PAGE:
Stoicism. By Rev. W. W. Capes. (" Ancient Philosophies fcr
Modern Readers." Society for Promoting Christian Knowledge.)—The "modern readers" addressed by this series of books are presum. ably readers who are not able or willing to study ancient philosophies
in the original, and this makes it all the more needful that the trans- lations set before them from classical authors should be really good.
Mr. Capes's book contains naturally a great deal of translation from Diogenes Laertius, Plutarch, Lucian, Epictetas, Marcus Antoninus, and others, and whether it is modesty or haste that has constantly induced him to adopt the not very satisfactory versions of Yonge, Mayne, &c., rather than give one of his own, the result is to be regretted. The translations which should illustrate to the non-clas- sical reader some of the most important points in Mr. Capes's exposition of Stoicism are not generally accurate, and rarely in good style. It is pleasanter to notice such chapters as the fourth and fifth, wherein the rigour of Stoicism and the concessions it made to " common• sense" are clearly, if lightly, sketched out. The chapters on Seneca, too, are interesting, as touching on the "prevalent belief among the Fathers of the Latin Church that Seneca had felt the influence of St.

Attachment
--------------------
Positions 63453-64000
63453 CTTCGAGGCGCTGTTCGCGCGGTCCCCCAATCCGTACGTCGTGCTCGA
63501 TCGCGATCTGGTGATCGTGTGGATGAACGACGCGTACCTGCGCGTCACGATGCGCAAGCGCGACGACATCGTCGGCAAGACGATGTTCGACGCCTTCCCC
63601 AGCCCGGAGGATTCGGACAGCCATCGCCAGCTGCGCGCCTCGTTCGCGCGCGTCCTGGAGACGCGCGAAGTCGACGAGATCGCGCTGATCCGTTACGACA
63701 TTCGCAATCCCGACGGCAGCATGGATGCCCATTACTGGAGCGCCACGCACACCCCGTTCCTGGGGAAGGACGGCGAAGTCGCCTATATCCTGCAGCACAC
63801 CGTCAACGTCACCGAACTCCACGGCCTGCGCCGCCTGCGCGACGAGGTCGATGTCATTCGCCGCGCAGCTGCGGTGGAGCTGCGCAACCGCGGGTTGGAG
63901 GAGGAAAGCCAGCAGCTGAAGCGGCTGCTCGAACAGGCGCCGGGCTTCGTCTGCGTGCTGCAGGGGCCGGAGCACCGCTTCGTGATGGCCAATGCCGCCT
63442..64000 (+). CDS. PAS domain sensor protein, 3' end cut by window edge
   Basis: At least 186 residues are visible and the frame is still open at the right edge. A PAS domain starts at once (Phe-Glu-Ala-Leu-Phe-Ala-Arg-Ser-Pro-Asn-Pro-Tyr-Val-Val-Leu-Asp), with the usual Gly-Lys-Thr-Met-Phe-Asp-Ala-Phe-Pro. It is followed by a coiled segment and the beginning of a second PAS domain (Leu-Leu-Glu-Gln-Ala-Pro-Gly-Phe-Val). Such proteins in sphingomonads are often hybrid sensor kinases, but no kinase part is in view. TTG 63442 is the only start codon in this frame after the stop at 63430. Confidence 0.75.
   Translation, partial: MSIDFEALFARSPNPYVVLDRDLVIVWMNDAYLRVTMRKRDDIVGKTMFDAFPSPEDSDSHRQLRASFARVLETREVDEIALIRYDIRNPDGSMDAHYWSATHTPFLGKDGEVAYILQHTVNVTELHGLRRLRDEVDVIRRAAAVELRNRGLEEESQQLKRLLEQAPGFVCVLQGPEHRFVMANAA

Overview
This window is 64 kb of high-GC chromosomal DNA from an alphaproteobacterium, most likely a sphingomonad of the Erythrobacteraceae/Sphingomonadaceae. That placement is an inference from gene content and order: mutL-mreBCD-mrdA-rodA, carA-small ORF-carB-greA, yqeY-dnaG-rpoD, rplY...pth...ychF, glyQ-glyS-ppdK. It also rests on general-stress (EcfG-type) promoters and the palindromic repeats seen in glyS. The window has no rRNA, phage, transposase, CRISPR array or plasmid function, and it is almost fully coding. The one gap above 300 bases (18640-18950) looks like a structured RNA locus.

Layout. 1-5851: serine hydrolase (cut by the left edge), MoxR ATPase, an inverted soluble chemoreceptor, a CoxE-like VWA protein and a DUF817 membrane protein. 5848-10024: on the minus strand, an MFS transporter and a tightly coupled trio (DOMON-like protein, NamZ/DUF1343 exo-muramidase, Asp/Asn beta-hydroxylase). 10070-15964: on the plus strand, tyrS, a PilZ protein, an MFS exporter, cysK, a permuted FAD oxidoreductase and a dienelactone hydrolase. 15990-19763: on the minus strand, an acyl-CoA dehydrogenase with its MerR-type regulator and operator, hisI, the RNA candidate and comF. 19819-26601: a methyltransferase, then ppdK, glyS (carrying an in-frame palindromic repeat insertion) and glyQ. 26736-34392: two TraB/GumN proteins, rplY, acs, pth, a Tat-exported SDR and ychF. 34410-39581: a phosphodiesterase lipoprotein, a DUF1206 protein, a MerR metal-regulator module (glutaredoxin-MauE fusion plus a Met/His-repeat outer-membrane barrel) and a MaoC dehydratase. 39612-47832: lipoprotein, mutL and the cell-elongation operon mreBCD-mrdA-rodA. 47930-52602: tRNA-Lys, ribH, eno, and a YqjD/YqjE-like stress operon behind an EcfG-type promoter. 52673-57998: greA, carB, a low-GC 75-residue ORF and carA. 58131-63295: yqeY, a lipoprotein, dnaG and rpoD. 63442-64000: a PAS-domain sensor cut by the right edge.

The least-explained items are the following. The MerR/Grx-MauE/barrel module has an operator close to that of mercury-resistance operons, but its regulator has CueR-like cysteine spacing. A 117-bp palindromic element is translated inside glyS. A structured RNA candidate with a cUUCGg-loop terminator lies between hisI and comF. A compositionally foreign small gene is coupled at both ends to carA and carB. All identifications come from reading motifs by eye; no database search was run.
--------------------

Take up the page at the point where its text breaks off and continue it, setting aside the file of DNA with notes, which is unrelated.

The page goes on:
Paul." But it is in the last chapter, "On the Stoic Creed and Temper in Relation to Other Aspects of Thought," that the best features of the book are seen. We get here a fair number of "Aids
to Reflection" on things connected with Stoicism, e.g., the relation, of Stoicism to Christianity, its effect on jurisprudence, its prophetic-
tendencies, &c. There is nothing particularly original said, but several trains of thought are started, and references to several good books are given, and there is a pleasant, kindly tone over all. In
fact, the " modern reader " will find himself attracted towards some not every-day considerations, and that is probably the inten- tion of this little book.